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Rudolph may be the most famous of all the reindeer. But did you know he was actually the one born from a marketing stunt during the holiday season of 1939? As legend and truth would have it, Rudolph was created by a copywriter named Robert L. May who worked for Montgomery Ward, a Chicago-based department store and mail order company. May created Rudolph for a children’s book that the department store distributed during the holidays that year — and the rest was history, at least when it came to Santa’s sleigh. That may not be a marketing takeaway or trend from this year’s Black Friday and Cyber Monday shopping weekend, but it is a pretty good lead-in to the information you’ll find if you keep reading!

Shopping Online Was More Important Than Ever.

We all know that, due to the pandemic, 2020 has been different in every way. This definitely translated to how people shopped on Black Friday and Cyber Monday. The year-over-year growth in online sales for both days was significant, with a 21.6% increase ($9.03B) for Black Friday and a 15.1% increase ($10.84B) for Cyber Monday, according to Adobe.

Abandoned cart emails made a significant difference.

If you’ve ever window shopped online and left items in your cart, you’ve probably received an email asking where you went and begging you to come back, sometimes with a code attached. Abandoned cart emails can recover millions of dollars in potential lost sales each quarter, and that has never rung more true than on Black Friday this year. For example, companies who used ActiveCampaign for their abandoned cart series saw consumers abandon 112% more carts than in 2019 — but they recaptured 593% more revenue than in 2019 because of those emails.

Shopping on a laptop? You’re not alone.

While mobile-friendly and mobile-responsive websites and emails are continuing to be at the forefront of the discussion for most marketers, the numbers for Black Friday actually indicated that a significant number of consumers still shop on their laptops and other devices instead of on their smartphones. Adobe noted that shopping on laptops and other devices outweighed smartphones, with $82.8B coming in on the former and $53.2B coming in on the latter. This indicates that, while it is important to create mobile-friendly designs for your emails and websites, having design that works on desktop is equally imperative.

Thanksgiving Shopping Trips Fell Considerably.

Previous years saw millions of shoppers dipping into stores on Thanksgiving Day. In part due to the pandemic and in part due to the increased popularity of e-commerce, these trips became much less significant in 2020. The percentage actually dropped by 94.9% for brick-and-mortar shopping on Thanksgiving Day. Many large retailers also decided to close their doors on Thanksgiving — Macy’s, Walmart, Target and Kohl’s among them — to give their employees a chance to spend the day with family or stay safe on their own.

Black Friday Wasn’t the Start of the Holiday Shopping Season This Year.

This year, the holiday shopping frenzy wasn’t just limited to the five-day period typically seen between Thanksgiving and Cyber Monday. According to CNBC, shoppers have been checking off their gift lists since October. Interestingly, while spending prior to Black Friday weekend rose by 65.7% year over year, consumer spending actually decreased 22.4% from 2019 during the Thursday-Sunday time period, due to two contributing factors:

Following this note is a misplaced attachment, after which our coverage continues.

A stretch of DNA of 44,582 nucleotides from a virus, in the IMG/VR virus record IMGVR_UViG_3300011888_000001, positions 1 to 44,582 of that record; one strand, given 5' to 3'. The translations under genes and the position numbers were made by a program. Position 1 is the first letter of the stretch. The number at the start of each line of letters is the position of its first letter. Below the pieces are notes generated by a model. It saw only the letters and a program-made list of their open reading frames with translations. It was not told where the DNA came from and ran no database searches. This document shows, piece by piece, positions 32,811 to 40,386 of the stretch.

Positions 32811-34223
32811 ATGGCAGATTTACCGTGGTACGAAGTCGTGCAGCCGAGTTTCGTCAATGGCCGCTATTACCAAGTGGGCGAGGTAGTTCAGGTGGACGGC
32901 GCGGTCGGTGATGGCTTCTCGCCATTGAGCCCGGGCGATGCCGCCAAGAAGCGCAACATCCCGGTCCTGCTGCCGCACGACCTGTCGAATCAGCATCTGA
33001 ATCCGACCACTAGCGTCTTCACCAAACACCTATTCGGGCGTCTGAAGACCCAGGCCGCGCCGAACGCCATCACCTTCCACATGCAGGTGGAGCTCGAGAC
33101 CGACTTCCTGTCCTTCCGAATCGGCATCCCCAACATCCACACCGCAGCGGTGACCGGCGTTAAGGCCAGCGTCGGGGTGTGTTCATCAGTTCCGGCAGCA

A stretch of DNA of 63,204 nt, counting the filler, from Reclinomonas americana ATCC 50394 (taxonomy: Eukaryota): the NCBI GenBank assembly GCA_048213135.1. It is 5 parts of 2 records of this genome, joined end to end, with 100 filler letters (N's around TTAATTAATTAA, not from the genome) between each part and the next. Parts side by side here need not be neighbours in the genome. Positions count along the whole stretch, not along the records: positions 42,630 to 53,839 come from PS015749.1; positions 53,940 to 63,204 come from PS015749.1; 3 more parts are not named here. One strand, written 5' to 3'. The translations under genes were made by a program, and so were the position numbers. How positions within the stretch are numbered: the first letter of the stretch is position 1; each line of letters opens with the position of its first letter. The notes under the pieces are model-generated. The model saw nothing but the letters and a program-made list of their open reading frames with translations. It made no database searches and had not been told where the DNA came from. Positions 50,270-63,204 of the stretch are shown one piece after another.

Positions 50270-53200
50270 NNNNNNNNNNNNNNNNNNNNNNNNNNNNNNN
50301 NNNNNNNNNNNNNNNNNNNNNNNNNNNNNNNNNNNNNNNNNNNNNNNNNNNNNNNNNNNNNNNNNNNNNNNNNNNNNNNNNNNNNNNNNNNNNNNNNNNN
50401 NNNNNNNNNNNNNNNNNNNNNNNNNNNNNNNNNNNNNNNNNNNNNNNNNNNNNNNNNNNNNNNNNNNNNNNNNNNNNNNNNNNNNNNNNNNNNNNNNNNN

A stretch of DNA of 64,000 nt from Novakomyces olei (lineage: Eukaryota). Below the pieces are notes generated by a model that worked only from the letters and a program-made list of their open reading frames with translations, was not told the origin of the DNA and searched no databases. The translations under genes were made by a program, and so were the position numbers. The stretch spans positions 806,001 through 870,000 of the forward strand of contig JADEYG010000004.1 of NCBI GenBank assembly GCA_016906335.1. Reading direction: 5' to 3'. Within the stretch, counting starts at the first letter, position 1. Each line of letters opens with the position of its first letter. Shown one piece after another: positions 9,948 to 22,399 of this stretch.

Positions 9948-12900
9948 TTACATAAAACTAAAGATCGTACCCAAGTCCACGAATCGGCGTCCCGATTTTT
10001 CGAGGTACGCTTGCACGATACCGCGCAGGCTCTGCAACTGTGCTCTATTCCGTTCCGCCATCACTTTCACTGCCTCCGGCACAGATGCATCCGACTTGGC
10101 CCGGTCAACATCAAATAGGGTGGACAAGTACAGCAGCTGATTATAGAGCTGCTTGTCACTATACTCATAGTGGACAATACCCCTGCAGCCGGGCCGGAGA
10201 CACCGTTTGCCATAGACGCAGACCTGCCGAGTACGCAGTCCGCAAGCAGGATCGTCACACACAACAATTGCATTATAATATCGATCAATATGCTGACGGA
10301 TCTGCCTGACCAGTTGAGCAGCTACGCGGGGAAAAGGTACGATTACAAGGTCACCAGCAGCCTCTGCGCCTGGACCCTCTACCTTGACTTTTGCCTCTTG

1. Many shops and stores started their deals and offers well in advance of Black Friday and Cyber Monday, with heavy markdowns offered in the summer due to overstocked merchandise.
  2. Many consumers not only shopped earlier than Black Friday, but also planned to shop throughout the holiday season.

Additionally, CNBC noted that the discounts and offers were actually not as deep as many may have anticipated. Instead of dramatic markdowns, the majority of retailers kept the same promotions as the year prior.

New Categories Emerged as Black Friday Favorites.

While electronics and games still ranked highly for purchases this year, there were some standout favorites! According to CNBC, strong categories for this year included lotions and perfumes, comfortable clothing and kitchen appliances. This fits into stay-at-home trends that retailers have been seeing, with the categories that have soared all year (cooking at home, athleisure and treating yourself to at-home spa days) remaining at the forefront. A breakout hit for Black Friday? Chess sets. This is due to the sudden popularity of The Queen’s Gambit on Netflix. (Time to brush up on your knowledge of rooks and bishops!)

Curbside Pickup Reigned Supreme.

Curbside pickup and BOPIS (buy online, pick up in-store) were already gaining traction prior to the pandemic — and they have soared in popularity since. From local markets to Sephora, most stores are now offering one or both of these services to their customers to help people social distance and stay safe during COVID-19. Knowing that they could pick up their purchases safely, people were more likely to shop because of this. On Thanksgiving Day alone, there was a 31% higher conversion of traffic to websites that offered curbside pickup.

Did you see any of these trends emerge with your holiday sales? We’re here to help! Take a look at our retail marketing capabilities and contact us today.

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Founded in 1972

As Orange County’s longest-standing, privately held response marketing agency, we have witnessed dynamic shifts in the world of marketing. Through it all, we have ensured our clients stay at the forefront of communication and technology, driving response and value with every new endeavor.